Polls so far show Trump beating Democratic incumbent Joe Biden comfortably in North Carolina, with Biden underwater on numerous issues, including the economy, the border and the fentanyl crisis. On those issues and many others, Tar Heel State voters overwhelmingly favor Trump — and that will almost certainly give a big boost to Robinson.

As Election Day nears, the Robinson campaign, the Republican Governors Association and outside organizations will invest significant resources doing everything in their power to link Stein to the unpopular president. Stein, meanwhile, will likely do his level best to keep his distance from Biden.

His website, for instance, mentions his support for North Carolina’s pro hockey team but somehow manages to say nothing about Biden. And Stein was not seen with either the President or Vice President Kamala Harris in their recent visits to North Carolina. Both are planning return visits to the state later this month, but whether Stein appears with either of them publicly is an open question.

Running from Biden for the entire duration of the long campaign season will be more easily said than done, however. Just ask defeated Senate candidate Erskine Bowles, the Democratic candidate opposing then-Rep. Burr in 2004. During Burr’s campaign that year, which I worked on, we bent over backwards to link the Democratic challenger to former president Bill Clinton, for whom Bowles had worked for in the White House.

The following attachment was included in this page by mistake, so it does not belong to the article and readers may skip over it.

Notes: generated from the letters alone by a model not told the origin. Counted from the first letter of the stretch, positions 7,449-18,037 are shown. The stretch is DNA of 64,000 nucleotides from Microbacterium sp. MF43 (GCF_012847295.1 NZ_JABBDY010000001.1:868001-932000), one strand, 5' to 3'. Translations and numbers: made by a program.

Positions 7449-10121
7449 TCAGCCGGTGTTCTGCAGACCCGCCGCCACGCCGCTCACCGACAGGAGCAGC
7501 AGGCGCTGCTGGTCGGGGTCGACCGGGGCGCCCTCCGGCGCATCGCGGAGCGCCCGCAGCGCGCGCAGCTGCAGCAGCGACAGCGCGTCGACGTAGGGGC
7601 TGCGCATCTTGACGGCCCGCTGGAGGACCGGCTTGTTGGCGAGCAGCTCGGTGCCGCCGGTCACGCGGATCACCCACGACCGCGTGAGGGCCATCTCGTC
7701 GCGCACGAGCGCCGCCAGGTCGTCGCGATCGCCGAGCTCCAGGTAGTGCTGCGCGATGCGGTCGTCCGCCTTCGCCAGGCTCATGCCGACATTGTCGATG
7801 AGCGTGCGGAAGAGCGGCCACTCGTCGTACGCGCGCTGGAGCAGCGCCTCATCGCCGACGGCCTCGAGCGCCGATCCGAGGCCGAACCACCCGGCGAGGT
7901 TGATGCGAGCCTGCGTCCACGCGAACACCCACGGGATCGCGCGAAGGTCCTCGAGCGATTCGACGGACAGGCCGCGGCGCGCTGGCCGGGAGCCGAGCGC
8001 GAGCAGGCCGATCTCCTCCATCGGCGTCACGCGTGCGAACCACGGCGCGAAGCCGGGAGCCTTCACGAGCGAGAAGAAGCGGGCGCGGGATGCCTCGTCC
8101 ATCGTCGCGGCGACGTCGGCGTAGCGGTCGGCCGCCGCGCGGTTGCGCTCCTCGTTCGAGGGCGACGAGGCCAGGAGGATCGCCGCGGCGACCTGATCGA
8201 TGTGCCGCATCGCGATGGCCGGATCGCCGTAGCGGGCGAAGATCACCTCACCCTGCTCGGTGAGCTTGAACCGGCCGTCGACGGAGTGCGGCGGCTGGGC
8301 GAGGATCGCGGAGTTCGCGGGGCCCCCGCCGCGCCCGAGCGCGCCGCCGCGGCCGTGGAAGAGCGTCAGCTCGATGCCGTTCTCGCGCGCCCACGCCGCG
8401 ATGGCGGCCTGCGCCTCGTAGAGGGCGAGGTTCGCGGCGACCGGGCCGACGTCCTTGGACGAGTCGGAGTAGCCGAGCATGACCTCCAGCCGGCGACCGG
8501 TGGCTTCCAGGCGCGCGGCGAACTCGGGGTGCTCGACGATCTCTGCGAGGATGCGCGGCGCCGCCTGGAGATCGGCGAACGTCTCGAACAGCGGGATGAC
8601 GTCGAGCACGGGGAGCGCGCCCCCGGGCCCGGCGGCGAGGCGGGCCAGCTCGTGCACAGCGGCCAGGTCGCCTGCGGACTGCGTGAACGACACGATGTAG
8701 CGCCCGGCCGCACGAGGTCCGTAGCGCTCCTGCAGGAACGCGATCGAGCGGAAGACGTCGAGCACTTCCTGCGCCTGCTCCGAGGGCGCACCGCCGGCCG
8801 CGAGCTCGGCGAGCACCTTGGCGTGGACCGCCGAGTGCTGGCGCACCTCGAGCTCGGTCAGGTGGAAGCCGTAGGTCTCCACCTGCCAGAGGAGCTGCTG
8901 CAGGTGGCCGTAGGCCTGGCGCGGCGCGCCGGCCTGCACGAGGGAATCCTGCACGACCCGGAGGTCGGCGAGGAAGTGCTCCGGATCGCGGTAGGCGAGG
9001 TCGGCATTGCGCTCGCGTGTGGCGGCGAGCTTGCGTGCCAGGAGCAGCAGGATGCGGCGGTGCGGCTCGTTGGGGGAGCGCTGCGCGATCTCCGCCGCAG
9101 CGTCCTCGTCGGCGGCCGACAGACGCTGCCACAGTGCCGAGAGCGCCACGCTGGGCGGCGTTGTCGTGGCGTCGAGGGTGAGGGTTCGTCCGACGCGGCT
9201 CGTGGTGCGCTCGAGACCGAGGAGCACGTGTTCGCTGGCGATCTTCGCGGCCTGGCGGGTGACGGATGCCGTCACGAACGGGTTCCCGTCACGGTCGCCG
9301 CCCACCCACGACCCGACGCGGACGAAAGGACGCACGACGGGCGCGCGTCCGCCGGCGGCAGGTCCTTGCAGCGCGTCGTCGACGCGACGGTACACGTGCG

At the time, the scandal-plagued Clinton was long out of office and was not quite as disliked in my home state as Biden is now. But he was still a decidedly unpopular figure. Burr’s final campaign ad featured footage of Bowles and Clinton together in the White House and might well have been the coup de grace that sealed the race.

North Carolina over the years has been nothing if not a battleground, and it likely will be that again this year. Our governors tend to be Democrats, and our senators, Republican — almost all in closely-fought elections.

It is the third fastest-growing state by population, with much of the most explosive growth taking place in Mecklenburg and Wake Counties, home to Charlotte and Raleigh, respectively. Therapid growth of recent years, some of it coming from blue state transplants, has only helped make election outcomes impossible to predict ahead of time.

In short, our purple state bona fides are irrefutable: In the 2008 presidential election, which Obama narrowly won, North Carolina was the second closest state. It was the third closest in the 2012 election, which was won by Mitt Romney. A Republican has not been elected attorney general in the state since 1896. But Donald Trump carried the state by narrow margins in 2016 and 2020.

With the primaries now over, lots more national media attention will be lavished on this fascinating, hard-fought election battle. That can mean only one thing: Get ready for your close up, North Carolina.